Grow-How: Your August Gardening Checklist

by Isabel Vinton

Although the first day of autumn isn't until September, August is the first month we associate with fall. We can feel the season culminating, see everything ripening, maturing, and finishing up. It's also the month when we really start thinking about harvesting and planning for winter and growing seasons to come. In short, there's lots to do! Cinch this season and prepare for the next one with these six essential gardening tasks.

1. SOWING: August is a great time to sow root crops for fall feasts and winter storage, including beetscarrotsradishes, and turnips. It’s also a perfect time to return to the diversity of greens that prefer cooler weather, such as arugulalettuceAsian greens and mustards. Many greens can be sown successively throughout the month, and a new sowing of chard and kale will keep them in your harvest basket through the fall. Here are a few other key categories to plan for:

Cover crops are important to add to your sowing calendar this month. As more beds open up moving closer to fall, sow cover crops to protect bare ground and restore nutrient balance in the soil. Take a look this blog post for an overview of cover crop options for home gardeners.

Garlic can be sown from late August to October, but if you’ve harvested your own recently, save a few of the best heads to replant for next year’s crop.

Fall-planted flower bulbs are typically sown from mid-September to early November. Find somewhere with good drainage and proper sunlight. This year marks our biggest selection ever of bulbs, so take a look--you will thank yourself come spring!

For more end-of-summer sowing opportunities, take a look at Doug’s Summer’s Final Sowings Chart

2. SEED SAVING: August marks the peak of seed-saving season. Many seed crops will start to ripen at once, so if you plan on saving your own seeds this year, now is the time to set up a cleaning and drying area and brush up on your seed-collecting knowledge. Get started with our Ultimate Seed Saving Compendium and see our seed saving resources and materials for guidance.

3. WEEDING: Cultivated crops aren’t the only ones setting seed now. Many weeds are getting ready to sow a new generation for next year. If you can't tackle all the weeds in your garden right away (who can?), prioritize the ones that are blooming or have formed seed heads. If you do make time for regular weed maintenance, clean up beds with freshly sown seeds or new transplants first. New plantings are much more affected by weeds stealing moisture and nutrients from them than older, established crops.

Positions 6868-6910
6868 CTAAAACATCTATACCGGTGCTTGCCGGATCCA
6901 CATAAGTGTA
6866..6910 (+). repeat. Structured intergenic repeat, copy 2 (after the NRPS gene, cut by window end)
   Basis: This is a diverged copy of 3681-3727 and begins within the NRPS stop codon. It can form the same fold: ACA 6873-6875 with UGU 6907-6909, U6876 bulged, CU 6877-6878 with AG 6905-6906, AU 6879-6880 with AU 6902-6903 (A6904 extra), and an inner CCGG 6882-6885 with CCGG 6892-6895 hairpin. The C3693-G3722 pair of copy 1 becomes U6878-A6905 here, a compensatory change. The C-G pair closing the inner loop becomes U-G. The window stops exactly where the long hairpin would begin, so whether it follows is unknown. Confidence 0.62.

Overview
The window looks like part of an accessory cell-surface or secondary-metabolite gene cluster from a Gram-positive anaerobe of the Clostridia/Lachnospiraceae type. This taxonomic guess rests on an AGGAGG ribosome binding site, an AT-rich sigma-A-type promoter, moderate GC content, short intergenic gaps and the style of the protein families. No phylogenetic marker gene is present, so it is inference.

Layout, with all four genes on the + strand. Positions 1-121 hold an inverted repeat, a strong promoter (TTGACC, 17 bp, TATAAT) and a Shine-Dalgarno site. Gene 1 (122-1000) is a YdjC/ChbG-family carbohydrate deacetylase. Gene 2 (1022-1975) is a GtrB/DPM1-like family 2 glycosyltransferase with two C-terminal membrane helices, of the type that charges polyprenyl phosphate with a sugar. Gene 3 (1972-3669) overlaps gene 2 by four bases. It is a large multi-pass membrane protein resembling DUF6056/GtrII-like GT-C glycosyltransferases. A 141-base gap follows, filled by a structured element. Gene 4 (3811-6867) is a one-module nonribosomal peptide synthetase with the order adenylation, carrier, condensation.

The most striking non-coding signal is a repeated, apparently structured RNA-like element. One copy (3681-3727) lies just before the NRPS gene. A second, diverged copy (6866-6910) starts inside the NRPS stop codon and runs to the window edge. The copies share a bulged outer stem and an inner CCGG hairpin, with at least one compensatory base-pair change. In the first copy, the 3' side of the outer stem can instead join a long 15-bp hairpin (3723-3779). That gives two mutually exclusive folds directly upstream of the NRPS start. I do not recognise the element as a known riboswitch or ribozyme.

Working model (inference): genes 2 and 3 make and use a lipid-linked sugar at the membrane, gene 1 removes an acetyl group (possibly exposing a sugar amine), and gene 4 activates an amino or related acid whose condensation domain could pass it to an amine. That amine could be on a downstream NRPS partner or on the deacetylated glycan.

4. WATERING: August can often be a dry month, which is great for seed saving, but tough on edible crops. Young transplants and new sowings require consistent moisture attention to develop into strong plants, while older plants are more drought tolerant.

5. GUARDING: This is the time of year when Japanese beetles become active in some areas. To learn more about their life-cycle and organic control methods, take a look at our Bug Profile on them, as well as our more comprehensive guide to garden pests. Disease is also common this month, especially among older plants that are nearing the end of their life. Check out our Disease Diagnostic article for tips. And if you're looking for a quick, fool-proof way to protect your crops, give row cover a try.

6. PRESERVING: This is an ideal month for food preservation. Harvests are bountiful now and with the end of the season not unthinkably far ahead, it’s a good time to start planning your winter diet. Take a look at our article – Preserving the Summer Harvest for Winter – for just a few ideas of many on how to preserve fresh fruits and vegetables to get us through cold garden-less days.

August can be a bitter-sweet month for gardeners; it's the cross-section of the whole year's reward with the first portents of winter. We hope this to-do list will keep you busy and focused on all the short- and long-term potential of your garden.